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Clark Gable's "Hoosier Tornado"

Author: Wes D. Gehring
Source: USA Today (Magazine), Nov 2005 v134 i2726 p69(1)

IN READING ABOUT SCREWBALL comedy actress Carole Lombard of "My Man Godfrey" (1936) and "Nothing Sacred" (1937) fame, it is easy to be drawn to her comic courtship of 1930s box office king Clark Gable. Though they had co-starred together in "No Man of Her Own" (1932), it was not until a zany Valentine's Day girl in 1936 that the sparks really began to ignite.

Lombard had a dilapidated Model-T Ford covered with painted hearts delivered to Gable. The gag worked on several levels. First, thanks in no small part to the antiheroic films of Laurel and Hardy and W.C. Fields, the Model-T was America's favorite joke of a car. Second, Lombard compounded the comedy by giving him an extremely battered example of this automobile. Third, the jalopy spoofed one of Gable's most passionate interests--collecting expensive and stylish automobiles.

Charmed by the girl, Gable immediately drove to Lombard's home and insisted they go for a joyride. The wheezing bucket of bolts somehow managed to deliver the couple to the Trocadero nightclub, and their romance was off and running. Appropriately, the catalyst to the start of their relationship was perpetuated in the frequent gag girls they gave each other. Lombard even had a photo of Gable on a rocking horse blown up to life size and delivered to him--with real horse manure arranged around it. The darkly comic Lombard also occasionally gave Gable a dead car, an idea probably drawn from Mark Twain's The Adventures of Tom Sawyer.

Lombard often seemed to change more for the men in her life than they did for her. This pattern held for Gable, as she took up his twin passions of hunting and fishing. Yet, Lombard was not without her victories. Her new lover had a reputation for frugality. This was most markedly brought home to Lombard at the wrap party for "Love on the Run" (1936). The crew had displayed gifts given by Gable's costars, his former love interest Joan Crawford and her then-husband Franchot Tone. Lombard did some quick research and discovered that her man never gave production presents. Gable blamed it on the no-gift tradition he had observed early in his MGM career; presents never were policy with stars such as Greta Garbo and Wallace Beery. Lombard changed all that, putting herself in charge of all his future wrap-party girls--but billing him for the service!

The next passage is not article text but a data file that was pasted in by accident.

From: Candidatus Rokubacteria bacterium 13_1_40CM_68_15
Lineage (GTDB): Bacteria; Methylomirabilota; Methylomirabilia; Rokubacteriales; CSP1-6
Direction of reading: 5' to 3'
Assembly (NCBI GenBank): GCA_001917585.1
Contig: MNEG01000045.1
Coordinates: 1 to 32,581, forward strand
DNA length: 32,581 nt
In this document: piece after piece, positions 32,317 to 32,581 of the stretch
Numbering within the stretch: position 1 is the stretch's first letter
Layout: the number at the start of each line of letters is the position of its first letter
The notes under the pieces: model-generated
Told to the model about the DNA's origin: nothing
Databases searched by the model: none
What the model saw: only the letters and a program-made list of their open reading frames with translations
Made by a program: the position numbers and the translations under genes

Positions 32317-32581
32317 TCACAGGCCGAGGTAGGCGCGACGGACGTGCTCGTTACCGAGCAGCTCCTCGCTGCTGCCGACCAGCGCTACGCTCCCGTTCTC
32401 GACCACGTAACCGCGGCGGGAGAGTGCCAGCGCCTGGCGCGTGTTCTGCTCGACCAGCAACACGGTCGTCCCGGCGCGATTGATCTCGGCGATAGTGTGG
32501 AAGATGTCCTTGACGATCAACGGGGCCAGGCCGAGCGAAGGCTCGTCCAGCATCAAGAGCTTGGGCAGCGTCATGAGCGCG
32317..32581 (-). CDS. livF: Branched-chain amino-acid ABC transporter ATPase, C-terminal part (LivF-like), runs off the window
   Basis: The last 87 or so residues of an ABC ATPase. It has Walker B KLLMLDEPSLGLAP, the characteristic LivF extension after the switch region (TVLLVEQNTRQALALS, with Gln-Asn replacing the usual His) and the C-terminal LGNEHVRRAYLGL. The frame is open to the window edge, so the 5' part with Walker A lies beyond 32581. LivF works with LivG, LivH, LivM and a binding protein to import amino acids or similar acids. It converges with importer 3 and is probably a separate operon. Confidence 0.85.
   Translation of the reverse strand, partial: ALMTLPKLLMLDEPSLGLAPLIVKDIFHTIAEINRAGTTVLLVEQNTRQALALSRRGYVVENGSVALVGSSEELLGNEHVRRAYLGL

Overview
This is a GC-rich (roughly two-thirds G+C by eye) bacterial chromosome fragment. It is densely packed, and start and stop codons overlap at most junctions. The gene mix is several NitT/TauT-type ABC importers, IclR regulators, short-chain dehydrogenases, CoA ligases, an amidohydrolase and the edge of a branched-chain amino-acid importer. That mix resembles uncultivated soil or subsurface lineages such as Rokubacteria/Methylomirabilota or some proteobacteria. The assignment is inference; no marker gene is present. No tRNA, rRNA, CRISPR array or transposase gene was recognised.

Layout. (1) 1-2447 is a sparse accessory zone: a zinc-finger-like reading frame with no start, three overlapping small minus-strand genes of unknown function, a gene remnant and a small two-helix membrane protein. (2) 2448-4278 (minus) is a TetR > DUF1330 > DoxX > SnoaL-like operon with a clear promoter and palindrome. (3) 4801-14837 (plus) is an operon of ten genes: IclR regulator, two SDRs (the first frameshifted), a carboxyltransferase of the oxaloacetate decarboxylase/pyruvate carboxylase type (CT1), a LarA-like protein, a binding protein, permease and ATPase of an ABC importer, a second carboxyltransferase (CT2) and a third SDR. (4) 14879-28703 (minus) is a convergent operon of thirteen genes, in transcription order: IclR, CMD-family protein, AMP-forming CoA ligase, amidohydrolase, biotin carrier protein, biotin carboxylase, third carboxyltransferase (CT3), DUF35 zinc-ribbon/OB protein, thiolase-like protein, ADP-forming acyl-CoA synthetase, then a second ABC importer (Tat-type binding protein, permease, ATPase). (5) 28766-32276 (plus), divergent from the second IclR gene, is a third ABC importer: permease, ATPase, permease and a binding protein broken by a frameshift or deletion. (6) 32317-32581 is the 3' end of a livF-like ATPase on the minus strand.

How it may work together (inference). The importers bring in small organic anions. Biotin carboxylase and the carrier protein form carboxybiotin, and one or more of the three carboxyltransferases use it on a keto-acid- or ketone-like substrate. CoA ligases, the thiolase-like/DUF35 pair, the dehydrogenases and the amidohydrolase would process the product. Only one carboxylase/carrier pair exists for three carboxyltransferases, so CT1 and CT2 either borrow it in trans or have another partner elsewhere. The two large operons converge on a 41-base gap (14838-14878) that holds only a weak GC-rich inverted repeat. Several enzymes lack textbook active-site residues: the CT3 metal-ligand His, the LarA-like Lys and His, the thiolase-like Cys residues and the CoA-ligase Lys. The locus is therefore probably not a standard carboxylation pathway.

While Gable always had a healthy sense of humor, Lombard still proved to be a handful. She was an unmerciful kidder and practical joker, from her gift of a ham emblazoned with his picture upon the completion of "No Man of Her Own" (a photographer was on hand to record the gag), to a litany of private jabs at such things as his large ears, false teeth, virility, the greater popularity of Shirley Temple (his major box office rival in the 1930s), and aforementioned stingy tendencies. Gable not only seemed to enjoy such kidding, he often shared her wicked sense of humor with others.

The couple eventually would marry in 1939 and buy a small acreage from director and mutual friend, Raoul Walsh. They euphemistically referred to their new home as the "ranch." The duo played at being "gentleman farmers," too. Gable occasionally plowed with a tractor, and Lombard cared for a large menagerie of animals. Call it her Indiana background or being a Midwesterner at heart, but the actress had kept chickens and ducks even before she and Gable moved to their ranch.

While the couple never approached the rustic life that some press coverage suggested, such as the 1939 article titled, "Carole Lombard Assuming Role of Farmer's Wife and She Rustles Eggs for Gable," they enjoyed their San Fernando Valley getaway, about a 30-minute drive from MGM. Moreover, many of Gable's outdoor interests had long been Lombard habits, such as horseback riding and tennis. When time would not permit hunting and fishing excursions, Lombard joined Gable in skeet shooting. The always athletic actress found she enjoyed taking in an assortment of sporting events with her husband, from college football to professional boxing--which was very popular in pre-war Hollywood.

Gable had removed Lombard from that crazy entourage that often surrounded the actress earlier in her career. There now were smaller dinner parties, versus the rental of entire amusement parks--which the zany blonde had done for an early 1930s party. Though this was more Gable's style, Lombard also was attempting to foster a serious image to match her move to dramatic roles. Their modest ranch, what the press enjoyed punning as "the house of two Gables" (a la Nathaniel Hawthorne), was a genuinely happy home where Hollywood's star couple could unwind, Gable with his glass of scotch and Lombard with her soda.

Lombard was such a quick study that she often surpassed Gable at his own specialties, such as skeet shooting. The bemused actress once confessed to director Garson Kanin, "I've gotten to be so much better than he is that I've got to hold back. I can shoot like a %#&C*@ y'know."

With the possible exception of Douglas Fairbanks and Mary Pickford, Hollywood royalty has yet to surpass the spirited union of Gable and Lombard. Though their time together was cut short by her tragic 1942 plane crash death (following America's first bond rally of World War II), the acknowledged "King" and his "Screwball Girl" remain iconic figures of cinema's Golden Age.

Wes D. Gehring, Associate Mass Media Editor of USA Today, is professor of film, Ball State University, Muncie, Ind., and author of several books, including Carole Lombard: The Hoosier Tornado and Romantic vs. Screwball Comedy: Charting the Difference.

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